• Keep in use longer: You can extend the life of a garment by donating it, reselling it, or upcycling the materials into something else (more on this next). 
  • Recycle easily, return waste to nature: Many brands now offer programs to accept garments to be easily recycled. If clothes are made with at least 95% natural materials (cotton, linen, hemp, wool, etc.), you can cut them into shreds and compost them! 

  • Where to Buy and Sell Clothes

    It’s never been easier to buy and sell secondhand clothes. The options are endless—and they can be fun, or even make you a little bit of money. Here are a few ideas: 

    • Host a clothing swap with friends or family. 
    • Donate to your local Goodwill, Volunteers of America, or Salvation Army. Many homeless shelters, adult rehabilitation centers, and churches will accept clothing donations, too. Some will even pick items up from your house!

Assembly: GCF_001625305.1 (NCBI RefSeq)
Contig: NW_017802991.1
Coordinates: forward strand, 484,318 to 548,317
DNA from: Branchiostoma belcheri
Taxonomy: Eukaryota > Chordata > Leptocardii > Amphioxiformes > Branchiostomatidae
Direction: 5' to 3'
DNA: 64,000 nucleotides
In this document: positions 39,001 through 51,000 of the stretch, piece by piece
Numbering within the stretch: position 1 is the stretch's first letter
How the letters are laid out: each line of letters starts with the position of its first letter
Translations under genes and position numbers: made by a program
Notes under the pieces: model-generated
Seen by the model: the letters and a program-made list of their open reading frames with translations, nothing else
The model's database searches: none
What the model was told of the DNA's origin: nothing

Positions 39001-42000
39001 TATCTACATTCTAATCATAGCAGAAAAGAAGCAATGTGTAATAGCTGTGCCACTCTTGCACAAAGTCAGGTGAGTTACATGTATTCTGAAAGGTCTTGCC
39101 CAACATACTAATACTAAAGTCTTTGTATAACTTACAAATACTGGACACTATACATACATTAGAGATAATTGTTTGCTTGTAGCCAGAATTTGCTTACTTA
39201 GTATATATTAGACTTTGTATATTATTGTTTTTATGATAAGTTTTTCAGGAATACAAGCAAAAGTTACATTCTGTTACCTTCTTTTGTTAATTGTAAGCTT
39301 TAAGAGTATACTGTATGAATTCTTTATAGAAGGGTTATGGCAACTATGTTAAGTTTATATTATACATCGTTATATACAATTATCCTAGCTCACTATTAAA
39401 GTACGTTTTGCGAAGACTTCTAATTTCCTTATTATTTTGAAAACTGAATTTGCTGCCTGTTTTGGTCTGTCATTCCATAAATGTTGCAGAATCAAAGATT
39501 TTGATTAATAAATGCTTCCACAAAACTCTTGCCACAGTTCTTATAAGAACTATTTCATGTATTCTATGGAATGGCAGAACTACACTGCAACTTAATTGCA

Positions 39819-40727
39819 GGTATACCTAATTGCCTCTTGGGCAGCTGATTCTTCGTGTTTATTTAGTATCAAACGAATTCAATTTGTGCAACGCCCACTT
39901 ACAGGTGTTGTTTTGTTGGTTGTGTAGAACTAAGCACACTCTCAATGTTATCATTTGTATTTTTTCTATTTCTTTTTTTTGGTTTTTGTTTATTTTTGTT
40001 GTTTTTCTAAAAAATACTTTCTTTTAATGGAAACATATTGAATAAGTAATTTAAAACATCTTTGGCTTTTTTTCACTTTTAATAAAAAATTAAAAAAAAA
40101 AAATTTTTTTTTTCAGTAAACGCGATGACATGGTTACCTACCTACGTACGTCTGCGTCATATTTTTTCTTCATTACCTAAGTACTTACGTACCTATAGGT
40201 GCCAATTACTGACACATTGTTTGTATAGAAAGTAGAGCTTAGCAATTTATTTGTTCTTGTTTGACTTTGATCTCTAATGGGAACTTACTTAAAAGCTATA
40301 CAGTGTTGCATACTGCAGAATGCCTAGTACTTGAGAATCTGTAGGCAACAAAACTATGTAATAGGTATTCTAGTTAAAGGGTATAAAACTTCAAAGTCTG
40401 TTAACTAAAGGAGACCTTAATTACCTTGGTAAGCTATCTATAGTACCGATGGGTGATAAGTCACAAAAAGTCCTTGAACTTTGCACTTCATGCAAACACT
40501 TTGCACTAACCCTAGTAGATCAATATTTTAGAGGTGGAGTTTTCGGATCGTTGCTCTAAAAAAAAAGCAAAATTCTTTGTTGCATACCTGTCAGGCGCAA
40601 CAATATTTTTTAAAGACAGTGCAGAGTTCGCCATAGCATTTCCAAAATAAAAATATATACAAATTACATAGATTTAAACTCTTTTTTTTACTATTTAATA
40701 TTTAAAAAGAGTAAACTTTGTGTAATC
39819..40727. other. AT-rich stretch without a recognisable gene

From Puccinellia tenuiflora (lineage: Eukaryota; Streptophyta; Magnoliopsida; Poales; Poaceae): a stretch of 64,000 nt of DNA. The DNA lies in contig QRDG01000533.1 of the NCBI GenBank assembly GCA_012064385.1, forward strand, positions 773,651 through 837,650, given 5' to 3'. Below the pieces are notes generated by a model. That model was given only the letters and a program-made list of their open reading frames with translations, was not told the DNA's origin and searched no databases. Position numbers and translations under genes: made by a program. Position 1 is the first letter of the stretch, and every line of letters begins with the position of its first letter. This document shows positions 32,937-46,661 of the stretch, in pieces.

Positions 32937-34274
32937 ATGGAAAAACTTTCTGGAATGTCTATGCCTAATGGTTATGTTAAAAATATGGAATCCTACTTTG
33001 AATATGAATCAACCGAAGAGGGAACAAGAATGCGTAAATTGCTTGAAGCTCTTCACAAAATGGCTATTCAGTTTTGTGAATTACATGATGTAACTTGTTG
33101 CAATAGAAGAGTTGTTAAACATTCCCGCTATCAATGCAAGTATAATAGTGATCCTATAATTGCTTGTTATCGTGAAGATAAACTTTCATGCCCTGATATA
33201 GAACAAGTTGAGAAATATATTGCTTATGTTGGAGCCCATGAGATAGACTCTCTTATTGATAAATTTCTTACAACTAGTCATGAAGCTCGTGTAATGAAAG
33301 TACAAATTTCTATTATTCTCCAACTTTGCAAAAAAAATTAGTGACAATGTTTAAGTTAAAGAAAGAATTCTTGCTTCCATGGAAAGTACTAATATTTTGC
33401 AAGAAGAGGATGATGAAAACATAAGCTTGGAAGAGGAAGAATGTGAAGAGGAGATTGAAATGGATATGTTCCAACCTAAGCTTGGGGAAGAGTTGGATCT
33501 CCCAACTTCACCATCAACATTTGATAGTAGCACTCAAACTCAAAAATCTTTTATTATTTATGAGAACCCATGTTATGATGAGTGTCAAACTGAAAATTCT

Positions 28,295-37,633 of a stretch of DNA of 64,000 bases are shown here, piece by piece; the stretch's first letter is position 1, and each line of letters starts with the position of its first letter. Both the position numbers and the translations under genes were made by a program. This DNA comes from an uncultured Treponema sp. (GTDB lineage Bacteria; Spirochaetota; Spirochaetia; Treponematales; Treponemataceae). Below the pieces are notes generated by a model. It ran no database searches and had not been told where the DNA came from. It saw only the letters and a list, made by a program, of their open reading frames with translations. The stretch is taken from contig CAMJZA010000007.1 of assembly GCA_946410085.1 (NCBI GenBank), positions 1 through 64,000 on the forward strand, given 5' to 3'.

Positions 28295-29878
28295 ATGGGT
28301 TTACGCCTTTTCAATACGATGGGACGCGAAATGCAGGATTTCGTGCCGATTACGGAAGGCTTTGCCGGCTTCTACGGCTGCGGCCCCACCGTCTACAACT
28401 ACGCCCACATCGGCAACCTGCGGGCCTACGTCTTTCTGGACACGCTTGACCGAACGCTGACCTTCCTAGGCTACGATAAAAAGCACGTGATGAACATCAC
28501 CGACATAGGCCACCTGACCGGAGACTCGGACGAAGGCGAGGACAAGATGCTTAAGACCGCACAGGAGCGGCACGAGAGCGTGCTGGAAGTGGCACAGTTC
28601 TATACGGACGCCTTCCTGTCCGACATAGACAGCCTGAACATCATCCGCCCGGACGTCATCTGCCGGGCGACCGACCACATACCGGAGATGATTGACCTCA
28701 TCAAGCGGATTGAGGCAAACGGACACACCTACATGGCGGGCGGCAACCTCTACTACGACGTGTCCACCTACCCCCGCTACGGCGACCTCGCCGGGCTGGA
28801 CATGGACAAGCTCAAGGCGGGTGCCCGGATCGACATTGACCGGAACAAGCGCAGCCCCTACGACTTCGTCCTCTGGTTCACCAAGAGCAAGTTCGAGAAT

• Buying and selling secondhand clothes is easy and can be done from the comfort of home—thanks to websites like Poshmark, thredUP, Swap, Depop, and eBay

    How to Properly Care for Clothes

    As one of the key elements of circular fashion, it’s important to keep the clothes we currently have in circulation longer. And the good news is that this has never been easier! Now, most detergents are suitable for cold water washing, which is better for our planet and helps to lengthen the lifespan of your clothes. Use a couple of wash bags in each load and you’ll prevent unnecessary wear and tear even more. 

    The dryer not only requires a lot of electricity, but the heat also warps elastic, leads to shrinkage, and can have a very rough tumbling action that can lead to excessive pilling and threads that start to come undone. Because air drying isn’t an option for all of us—especially in winter!—dryer balls are a must-have. They’ll do away with potentially toxic dryer sheets and reduce the amount of time needed in the dryer, therefore reducing wear on clothing and our planet.  

    Circular fashion is a good look on you, and thanks to a few simple practices we can all take part in this sustainable style trend.